The rain spider incident of 2009

I can’t believe it took me almost nine years to write about this on my blog. Shock, probably.

In the second half of 2008, M and I moved into our new house in Linden, in Johannesburg, just 600 metres down the road from a rental we’d had for about a year.

One evening in October of that year, I happened to take a photo of a rain spider that was on the wall outside our house. Here is that photo (click to embiggen).

rain spider outside
Outside, where it belongs

Rain spiders are terrifying to look at in good light, so in the dark African moonlight, this was pretty awful.

Cut to March 2009. We were comfortable in our house. The floors had been redone. The carpets had been replaced. We had beautiful curtains hand-made by my mother-in-law, with wide hems. Even my hard work at replacing all the light switches was done. It was our home, and we were quite happy living there with our two dogs, Biscuit and Molly.

During the day on 29 March 2009, which was a Sunday, M found a rain spider indoors. It had decided to chill out in the hem of the hand-made curtain of the en suite bathroom. Since both of us aren’t generally fans of spiders, we decided to ignore it in the vain hope that it would go away.

Later that day, we discovered that the spider had gone. Mission accomplished, I guess.

And then it was bedtime. I had been working late on my computer, and M had gone to bed early. At around 11:30pm, I decided to get some sleep myself.

Not being one to stand on ceremony, I usually don’t turn on lights when I move through the house at night. I know my way around, and being clumsy means I’ll still walk into things whether I see them or not. Call it efficiency.

I also don’t use door handles much, because closing a door by the larger surface area of the door itself is far more satisfying, plus fewer pointy bits on which to be clumsy.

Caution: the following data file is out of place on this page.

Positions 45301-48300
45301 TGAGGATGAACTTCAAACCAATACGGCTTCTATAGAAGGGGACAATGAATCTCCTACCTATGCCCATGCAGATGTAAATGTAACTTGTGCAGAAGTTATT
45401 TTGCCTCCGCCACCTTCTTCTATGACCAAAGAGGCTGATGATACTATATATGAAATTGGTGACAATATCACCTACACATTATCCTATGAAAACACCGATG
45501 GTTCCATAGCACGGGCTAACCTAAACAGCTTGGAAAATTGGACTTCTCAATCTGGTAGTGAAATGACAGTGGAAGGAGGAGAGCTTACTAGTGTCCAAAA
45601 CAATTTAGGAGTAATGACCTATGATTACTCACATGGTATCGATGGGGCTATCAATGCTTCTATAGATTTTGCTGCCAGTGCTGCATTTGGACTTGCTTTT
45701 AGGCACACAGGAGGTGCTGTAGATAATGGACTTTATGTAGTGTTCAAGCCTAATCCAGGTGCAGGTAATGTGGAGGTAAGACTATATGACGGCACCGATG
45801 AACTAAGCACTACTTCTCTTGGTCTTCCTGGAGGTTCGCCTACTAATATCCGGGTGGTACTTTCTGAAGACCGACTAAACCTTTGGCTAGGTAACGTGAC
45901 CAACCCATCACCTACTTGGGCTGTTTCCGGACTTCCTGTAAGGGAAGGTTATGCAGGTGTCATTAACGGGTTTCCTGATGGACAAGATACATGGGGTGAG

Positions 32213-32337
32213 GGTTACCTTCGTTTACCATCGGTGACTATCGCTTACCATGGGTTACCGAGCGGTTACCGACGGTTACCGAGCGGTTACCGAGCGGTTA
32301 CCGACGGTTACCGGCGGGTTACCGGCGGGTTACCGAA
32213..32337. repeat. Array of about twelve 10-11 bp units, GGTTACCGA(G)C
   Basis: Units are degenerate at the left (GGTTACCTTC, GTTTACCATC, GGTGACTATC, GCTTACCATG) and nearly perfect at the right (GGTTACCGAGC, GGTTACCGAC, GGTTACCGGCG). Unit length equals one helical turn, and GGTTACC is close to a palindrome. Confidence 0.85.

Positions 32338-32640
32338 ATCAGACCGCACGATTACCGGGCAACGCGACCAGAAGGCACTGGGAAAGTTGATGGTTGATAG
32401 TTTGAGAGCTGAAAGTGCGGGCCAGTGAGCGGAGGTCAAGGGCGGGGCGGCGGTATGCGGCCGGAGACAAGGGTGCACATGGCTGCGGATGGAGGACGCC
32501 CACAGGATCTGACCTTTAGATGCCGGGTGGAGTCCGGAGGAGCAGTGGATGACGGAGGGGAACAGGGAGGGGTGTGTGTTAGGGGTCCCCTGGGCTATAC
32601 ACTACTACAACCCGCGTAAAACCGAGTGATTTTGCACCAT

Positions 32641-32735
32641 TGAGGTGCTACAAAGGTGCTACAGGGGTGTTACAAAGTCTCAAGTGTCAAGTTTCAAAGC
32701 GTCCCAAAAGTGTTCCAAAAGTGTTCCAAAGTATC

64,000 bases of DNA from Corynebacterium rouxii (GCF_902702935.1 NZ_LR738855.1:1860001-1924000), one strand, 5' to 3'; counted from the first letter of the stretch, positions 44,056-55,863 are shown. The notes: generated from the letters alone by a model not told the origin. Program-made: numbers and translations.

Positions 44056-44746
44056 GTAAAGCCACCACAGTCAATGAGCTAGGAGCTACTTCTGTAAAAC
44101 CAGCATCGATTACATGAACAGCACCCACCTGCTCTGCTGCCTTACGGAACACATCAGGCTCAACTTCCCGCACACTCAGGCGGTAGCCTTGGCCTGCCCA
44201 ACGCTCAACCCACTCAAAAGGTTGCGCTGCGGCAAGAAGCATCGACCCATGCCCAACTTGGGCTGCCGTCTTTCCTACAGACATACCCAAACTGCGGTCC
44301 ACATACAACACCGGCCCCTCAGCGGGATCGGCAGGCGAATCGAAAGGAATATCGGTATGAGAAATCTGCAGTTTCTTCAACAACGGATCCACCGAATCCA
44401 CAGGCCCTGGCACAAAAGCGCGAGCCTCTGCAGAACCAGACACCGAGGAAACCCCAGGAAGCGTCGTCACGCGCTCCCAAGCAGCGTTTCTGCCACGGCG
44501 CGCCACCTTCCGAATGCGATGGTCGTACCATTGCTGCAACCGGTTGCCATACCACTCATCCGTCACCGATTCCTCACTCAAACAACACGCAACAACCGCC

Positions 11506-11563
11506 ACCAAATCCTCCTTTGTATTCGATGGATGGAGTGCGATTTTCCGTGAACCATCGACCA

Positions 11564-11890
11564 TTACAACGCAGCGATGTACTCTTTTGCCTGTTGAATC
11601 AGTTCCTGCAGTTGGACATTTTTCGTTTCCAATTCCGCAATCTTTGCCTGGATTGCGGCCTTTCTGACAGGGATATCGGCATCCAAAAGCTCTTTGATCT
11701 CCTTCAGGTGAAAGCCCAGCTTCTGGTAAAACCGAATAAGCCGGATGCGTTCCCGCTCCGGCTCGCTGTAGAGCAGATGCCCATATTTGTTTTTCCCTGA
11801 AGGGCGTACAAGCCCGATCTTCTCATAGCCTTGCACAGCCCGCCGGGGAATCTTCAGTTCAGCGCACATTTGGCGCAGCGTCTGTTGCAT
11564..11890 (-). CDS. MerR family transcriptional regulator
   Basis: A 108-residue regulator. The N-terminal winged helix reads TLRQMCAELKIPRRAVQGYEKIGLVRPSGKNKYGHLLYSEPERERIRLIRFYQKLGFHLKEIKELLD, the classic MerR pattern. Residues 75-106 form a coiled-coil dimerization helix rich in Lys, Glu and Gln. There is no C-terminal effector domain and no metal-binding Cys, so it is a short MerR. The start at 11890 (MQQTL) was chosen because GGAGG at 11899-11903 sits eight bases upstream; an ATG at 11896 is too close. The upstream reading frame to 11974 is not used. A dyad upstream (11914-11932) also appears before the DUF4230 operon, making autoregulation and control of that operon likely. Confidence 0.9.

That night, as I closed our bedroom door in the dark half an hour before midnight, I felt something walk over my hand.

Now I don’t want you to think I screamed. I did not. I was simply confused. The dogs were outside in their kennel, and M was asleep. Dogs also generally can’t walk over my hand on a door perpendicular to the floor. Neither can my husband.

So I found the flashlight and shone a light on the bedroom door. What I saw next required the bedroom light to be turned on, and for M to be woken from slumber, because anything I did to remedy this situation in which I found myself, was going to be loud.

I present the aforementioned curtain-dwelling rain spider. Which I remind you had crawled over my hand (click to enlargen).

This bastard took years off my life
Palystes “Hunstman” McBastard

I mean … look at it!

Waking my husband was the right idea. At least he knew he wasn’t dreaming the hyperventilating noises and countless breathless occurrences of “youbastard”, “ohshit” and “argh”.

My first challenge was that this rain spider was large. It had terribly long legs. The door also had an inconvenient surface that was not perfectly flat. In other words, this huge terrifying eight-legged bastard could escape, and possibly jump on my face and therefore kill me by surprise. Spiders jump, I know because I would jump if I had legs that long. This is science.

So I considered my options. I considered my options for a very long time, based on the timestamps of these photographs.

Eventually I decided on stealth. I would cunningly trap the bastard spider in a Tupperware® container and hope that it would suffocate, much like I myself was suffocating.

It took me about an hour to trap the beast. My heart stopped at least eight times (click to observen).

That’s a 1 litre bottle, but still

The following morning, M found the spider and died three times as well. He suggested that I release the Huntsman into the garden, because should our house cleaner (whom we dubbed Super-Gladys) happen upon it, we would probably never see her again, and I’d have to vacuum.

We released the bastard into our neighbour’s garden, because there was no way I’d let it come anywhere near the house again.

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